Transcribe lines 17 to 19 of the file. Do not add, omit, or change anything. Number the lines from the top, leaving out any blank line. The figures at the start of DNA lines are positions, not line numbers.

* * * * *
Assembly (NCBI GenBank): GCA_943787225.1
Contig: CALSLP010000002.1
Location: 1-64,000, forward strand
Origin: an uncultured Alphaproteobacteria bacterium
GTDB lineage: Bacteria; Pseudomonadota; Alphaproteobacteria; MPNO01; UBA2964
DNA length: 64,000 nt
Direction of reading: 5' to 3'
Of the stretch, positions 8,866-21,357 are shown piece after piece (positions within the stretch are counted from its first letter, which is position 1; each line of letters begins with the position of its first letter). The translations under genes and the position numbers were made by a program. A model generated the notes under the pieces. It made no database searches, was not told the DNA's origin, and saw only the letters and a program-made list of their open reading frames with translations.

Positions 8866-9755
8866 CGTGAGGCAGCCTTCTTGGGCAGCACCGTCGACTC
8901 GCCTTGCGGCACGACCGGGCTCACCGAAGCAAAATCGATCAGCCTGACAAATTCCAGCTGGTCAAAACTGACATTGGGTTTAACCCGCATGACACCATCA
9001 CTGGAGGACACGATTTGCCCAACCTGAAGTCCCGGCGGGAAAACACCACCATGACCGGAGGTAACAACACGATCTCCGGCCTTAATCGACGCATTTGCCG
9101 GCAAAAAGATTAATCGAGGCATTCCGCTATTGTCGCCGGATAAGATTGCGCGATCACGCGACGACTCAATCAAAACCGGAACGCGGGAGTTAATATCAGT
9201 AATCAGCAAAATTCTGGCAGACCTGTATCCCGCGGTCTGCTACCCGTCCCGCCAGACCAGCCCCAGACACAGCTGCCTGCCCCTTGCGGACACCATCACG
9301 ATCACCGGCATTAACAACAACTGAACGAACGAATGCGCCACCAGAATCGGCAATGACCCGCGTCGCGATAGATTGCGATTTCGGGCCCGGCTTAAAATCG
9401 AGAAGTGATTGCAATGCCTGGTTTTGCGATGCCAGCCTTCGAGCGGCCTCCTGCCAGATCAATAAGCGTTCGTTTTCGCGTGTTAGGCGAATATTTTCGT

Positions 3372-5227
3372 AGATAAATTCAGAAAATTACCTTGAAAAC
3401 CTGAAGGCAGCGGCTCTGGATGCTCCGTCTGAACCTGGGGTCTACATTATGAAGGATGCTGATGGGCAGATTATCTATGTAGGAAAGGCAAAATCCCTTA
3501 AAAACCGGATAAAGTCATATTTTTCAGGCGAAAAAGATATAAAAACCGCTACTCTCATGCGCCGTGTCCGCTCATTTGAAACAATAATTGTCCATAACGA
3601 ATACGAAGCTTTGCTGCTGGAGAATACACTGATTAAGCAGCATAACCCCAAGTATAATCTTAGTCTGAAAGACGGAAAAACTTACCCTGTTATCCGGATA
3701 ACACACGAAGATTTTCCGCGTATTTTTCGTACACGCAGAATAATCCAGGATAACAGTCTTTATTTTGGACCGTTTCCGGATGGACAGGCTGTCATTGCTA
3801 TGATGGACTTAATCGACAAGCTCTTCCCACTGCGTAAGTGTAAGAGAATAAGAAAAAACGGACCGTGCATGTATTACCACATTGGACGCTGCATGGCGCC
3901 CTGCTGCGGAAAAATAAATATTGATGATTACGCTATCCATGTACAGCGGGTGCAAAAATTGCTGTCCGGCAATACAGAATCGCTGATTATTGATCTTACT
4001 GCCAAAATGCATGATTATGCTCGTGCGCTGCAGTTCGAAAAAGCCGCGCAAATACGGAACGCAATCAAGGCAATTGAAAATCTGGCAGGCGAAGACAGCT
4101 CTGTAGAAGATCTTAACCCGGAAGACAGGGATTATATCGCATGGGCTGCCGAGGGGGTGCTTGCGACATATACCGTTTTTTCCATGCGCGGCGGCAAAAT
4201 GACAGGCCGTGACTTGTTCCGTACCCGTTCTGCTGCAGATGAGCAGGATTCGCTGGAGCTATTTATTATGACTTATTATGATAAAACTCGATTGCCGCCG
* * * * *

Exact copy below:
Positions 3372-5227
3372 AGATAAATTCAGAAAATTACCTTGAAAAC
3401 CTGAAGGCAGCGGCTCTGGATGCTCCGTCTGAACCTGGGGTCTACATTATGAAGGATGCTGATGGGCAGATTATCTATGTAGGAAAGGCAAAATCCCTTA